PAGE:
1. Patients launch $1.27 million crowdfunding campaign for ME/CFS gut microbiome study.
    Check out the website, Facebook and Twitter. Join in donate and spread the word!
Hyperparathyroidism: An Often Overlooked Differential Diagnosis to ME/CFS
Andrew Gladman puts hyperparathyroidism under the microscope, exploring what the disease is, how it can mimic ME/CFS in presentation and how it is treated.
Discuss the article on the Forums.

Could autoantibodies to muscarinic acetylcholine receptors underpin ME/CFS?

Discussion in 'Antivirals, Antibiotics and Immune Modulators' started by Hip, Apr 14, 2012.

  1. satoshikasumi

    satoshikasumi Senior Member

    Messages:
    113
    Likes:
    122
    Also, the cholinergic hypothesis of CFS was popular back around 2003-2004, but a randomized controlled trial of the reversible cholinesterase inhibitor galantamine failed, and then researchers lost interest in this hypothesis. As usual, there are so few resources in CFS research that researchers are quick to abandon a paradigm before it is thoroughly investigated- it might be the case that some other approach would have worked. We of course had the same situation with herpesviruses. Researchers lost interest after valtrex failed a placebo controlled trial and it took 10 years before doctors began to study more powerful drugs such as valcyte.

    The problem with treating autonomic dysfunction with drugs is that this is trying to replace a dynamic system with a relatively static system. In a healthy person, the parasympathetic and sympathetic nervous systems are in a balance that can change within seconds when the body is exposed to stress from standing up, exercise, eating, etc. In CFS, we see several things indicating that this *flexibility* in the system is lost. When lying down or resting, CFS patients have higher resting heart rate and supine blood pressure than healthy people- so they don't get the relaxation response. This indicates parasympathetic/cholinergic deficit. When standing, some patients show more of this with a POTS type pattern of rapid heart rate, while others show low blood pressure (lack of sympathetic tone). When exercising, a subgroup of patients fails to increase their heart rate/blood pressure in response to exercise (sympathetic deficit). So, patients' systems are inflexible. You can see why this would be hard to treat with drugs that activate one system or another. This doesn't really make up for the lack of ability to change the system in response to physical stress. But, if it is caused by autoantibodies, approaches to remove the autoantibodies may work.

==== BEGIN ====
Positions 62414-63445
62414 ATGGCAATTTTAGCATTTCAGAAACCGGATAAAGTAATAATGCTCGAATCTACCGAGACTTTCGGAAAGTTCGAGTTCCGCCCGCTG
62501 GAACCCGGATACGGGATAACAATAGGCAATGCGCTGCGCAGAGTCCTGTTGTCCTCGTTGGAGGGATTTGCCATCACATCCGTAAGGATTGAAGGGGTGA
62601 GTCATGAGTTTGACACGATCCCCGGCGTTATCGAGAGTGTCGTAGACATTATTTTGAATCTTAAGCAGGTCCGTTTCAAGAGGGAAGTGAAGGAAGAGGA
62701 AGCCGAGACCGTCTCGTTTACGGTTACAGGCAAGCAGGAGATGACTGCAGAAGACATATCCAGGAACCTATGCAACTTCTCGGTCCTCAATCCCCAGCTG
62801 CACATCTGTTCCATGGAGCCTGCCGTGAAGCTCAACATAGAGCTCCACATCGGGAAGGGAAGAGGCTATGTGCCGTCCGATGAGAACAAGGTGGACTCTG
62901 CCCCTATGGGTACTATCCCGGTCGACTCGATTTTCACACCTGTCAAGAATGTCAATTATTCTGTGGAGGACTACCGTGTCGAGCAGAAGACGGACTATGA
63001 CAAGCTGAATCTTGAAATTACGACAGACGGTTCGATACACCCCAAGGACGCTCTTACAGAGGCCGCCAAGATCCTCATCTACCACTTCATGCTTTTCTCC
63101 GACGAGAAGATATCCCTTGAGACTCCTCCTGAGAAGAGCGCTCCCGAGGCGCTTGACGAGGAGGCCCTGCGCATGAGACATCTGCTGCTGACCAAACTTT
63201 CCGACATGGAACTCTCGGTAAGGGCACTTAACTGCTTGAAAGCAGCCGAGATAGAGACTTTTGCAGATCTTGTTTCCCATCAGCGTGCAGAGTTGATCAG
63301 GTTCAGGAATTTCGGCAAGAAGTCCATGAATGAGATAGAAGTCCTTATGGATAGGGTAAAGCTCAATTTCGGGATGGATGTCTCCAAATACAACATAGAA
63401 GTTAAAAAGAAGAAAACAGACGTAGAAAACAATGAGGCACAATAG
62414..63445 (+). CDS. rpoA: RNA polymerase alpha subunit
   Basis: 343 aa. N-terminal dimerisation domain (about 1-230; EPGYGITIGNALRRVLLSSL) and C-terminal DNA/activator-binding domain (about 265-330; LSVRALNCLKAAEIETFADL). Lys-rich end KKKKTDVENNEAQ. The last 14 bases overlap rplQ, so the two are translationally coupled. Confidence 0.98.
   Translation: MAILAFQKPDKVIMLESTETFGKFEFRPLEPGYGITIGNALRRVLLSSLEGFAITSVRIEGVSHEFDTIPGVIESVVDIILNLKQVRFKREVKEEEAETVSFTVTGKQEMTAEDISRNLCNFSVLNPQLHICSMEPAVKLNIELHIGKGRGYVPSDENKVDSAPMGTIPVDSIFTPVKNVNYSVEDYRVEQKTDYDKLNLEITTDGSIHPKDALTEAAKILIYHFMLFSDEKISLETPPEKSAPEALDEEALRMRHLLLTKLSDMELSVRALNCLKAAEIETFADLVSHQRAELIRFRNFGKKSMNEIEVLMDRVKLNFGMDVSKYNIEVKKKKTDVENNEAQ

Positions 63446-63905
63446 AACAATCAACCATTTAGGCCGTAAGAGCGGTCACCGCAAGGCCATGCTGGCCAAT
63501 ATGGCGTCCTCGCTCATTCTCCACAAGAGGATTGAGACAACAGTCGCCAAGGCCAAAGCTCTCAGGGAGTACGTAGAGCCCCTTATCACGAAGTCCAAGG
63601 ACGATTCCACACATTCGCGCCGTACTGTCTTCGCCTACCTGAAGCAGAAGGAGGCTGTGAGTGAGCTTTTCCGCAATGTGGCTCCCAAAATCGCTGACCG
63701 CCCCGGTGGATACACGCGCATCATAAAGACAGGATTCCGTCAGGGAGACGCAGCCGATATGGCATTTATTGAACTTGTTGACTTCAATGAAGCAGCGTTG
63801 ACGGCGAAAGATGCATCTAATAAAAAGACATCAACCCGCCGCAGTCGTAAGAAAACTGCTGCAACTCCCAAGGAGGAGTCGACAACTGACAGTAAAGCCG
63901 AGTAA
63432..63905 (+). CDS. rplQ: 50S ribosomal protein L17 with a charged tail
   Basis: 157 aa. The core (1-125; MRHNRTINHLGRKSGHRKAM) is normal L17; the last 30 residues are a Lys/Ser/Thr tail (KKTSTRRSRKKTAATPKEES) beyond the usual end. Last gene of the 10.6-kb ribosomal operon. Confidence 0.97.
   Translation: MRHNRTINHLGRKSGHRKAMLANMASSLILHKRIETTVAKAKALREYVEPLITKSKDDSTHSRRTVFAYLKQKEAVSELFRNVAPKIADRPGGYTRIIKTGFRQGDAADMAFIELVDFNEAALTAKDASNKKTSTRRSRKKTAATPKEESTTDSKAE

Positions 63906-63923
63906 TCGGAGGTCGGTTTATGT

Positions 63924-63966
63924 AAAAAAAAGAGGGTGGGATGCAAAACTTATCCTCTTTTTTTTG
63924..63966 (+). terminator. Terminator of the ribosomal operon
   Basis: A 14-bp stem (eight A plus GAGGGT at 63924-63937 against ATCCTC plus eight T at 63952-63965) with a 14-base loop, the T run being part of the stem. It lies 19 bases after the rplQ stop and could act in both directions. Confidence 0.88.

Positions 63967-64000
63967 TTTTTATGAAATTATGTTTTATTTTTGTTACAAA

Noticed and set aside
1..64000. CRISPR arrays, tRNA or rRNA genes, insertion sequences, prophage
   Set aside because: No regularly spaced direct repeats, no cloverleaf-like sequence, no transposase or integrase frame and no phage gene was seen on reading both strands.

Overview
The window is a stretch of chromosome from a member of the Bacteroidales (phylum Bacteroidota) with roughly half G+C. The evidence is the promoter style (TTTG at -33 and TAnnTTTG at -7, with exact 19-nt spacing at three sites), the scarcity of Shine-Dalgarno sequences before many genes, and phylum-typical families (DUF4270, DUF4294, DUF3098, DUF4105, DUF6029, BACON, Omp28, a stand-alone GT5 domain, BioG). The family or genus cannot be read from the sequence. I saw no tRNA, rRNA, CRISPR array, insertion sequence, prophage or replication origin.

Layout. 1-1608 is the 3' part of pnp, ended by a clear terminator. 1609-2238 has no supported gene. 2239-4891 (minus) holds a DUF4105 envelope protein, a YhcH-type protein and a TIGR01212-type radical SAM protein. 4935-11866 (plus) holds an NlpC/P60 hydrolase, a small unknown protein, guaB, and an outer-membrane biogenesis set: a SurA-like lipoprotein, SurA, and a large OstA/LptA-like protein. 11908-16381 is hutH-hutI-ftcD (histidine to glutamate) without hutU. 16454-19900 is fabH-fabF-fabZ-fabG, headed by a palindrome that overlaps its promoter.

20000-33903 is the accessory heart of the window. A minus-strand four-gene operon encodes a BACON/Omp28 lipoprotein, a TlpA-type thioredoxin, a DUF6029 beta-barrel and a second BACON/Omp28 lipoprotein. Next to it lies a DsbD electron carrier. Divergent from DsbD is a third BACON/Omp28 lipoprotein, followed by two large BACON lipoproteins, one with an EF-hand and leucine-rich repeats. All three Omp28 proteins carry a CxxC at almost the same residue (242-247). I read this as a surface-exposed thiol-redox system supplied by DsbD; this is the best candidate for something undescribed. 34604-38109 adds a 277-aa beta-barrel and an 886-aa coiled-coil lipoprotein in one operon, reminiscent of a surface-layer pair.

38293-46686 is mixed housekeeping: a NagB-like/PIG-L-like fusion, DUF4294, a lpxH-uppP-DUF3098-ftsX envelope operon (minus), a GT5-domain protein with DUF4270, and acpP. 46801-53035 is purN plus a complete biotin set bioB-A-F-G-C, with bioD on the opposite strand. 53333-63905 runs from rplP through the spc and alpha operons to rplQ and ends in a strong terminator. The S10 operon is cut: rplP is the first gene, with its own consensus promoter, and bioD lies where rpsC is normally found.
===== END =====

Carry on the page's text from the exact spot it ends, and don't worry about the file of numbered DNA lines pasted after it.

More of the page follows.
2. Hip

    Hip Senior Member

    Messages:
    2,753
    Likes:
    2,495
    Very true, you are never going to recreate the dynamic flexibility of the autonomic nervous system with a drug.

    The thing about galantamine is that it boosts acetylcholine, and acetylcholine is a neurotransmitter that activates an extremely broad set of nerve receptors, including both the preganglionic (nicotinic) and postganglionic (muscarinic) parasympathetic nerve receptors, as well as the preganglionic (nicotinic) sympathetic nerve receptors. So acetylcholine affects most of the autonomic nervous system. Plus acetylcholine activates ALL the somatic nervous system too!

    So boosting acetylcholine has very, very broad effects on these nervous systems.

    My thought was that it might be better to precision target the right area of the autonomic nervous system, by selectively targeting the right subset of nerve receptors — namely the nerve receptor subsets that are known to be perturbed in ME/CFS.

    In 50% of ME/CFS patients, there are autoantibodies that attack the muscarinic class of receptors — and specifically, they attack just the M1 subclass of muscarinic receptor.

    So to try to combat any problem caused by this, we would want to boost (or inhibit) only these M1 class of muscarinic receptors. Thus drugs that selectively target this M1 muscarinic receptor subset are more likely going to provide benefits in ME/CFS.

    Similarly, in orthostatic hypotension, you have autoantibodies that target and activate both the M1 and M2 subtypes of muscarinic receptors, so you would want to find a drug that also just targets just these muscarinic receptor subtypes only.

    Yes, stopping the autoantibodies is definitely the ideal approach. I have high hopes for the rituximab research being the magic bullet for ME/CFS, for this reason.
  3. Emootje

    Emootje Senior Member

    Messages:
    280
    Likes:
    95
    The Netherlands
    "Muscarinic receptor numbers are decreased by oxidative stress.
    Muscarinic receptors are sensitive to NO toxicity, and
    relative to other receptor subtypes, muscarinics are preferentially
    sensitive to inhibition by ONOO and other oxidants. As
    discussed earlier, excess NO in autism may depress CoA.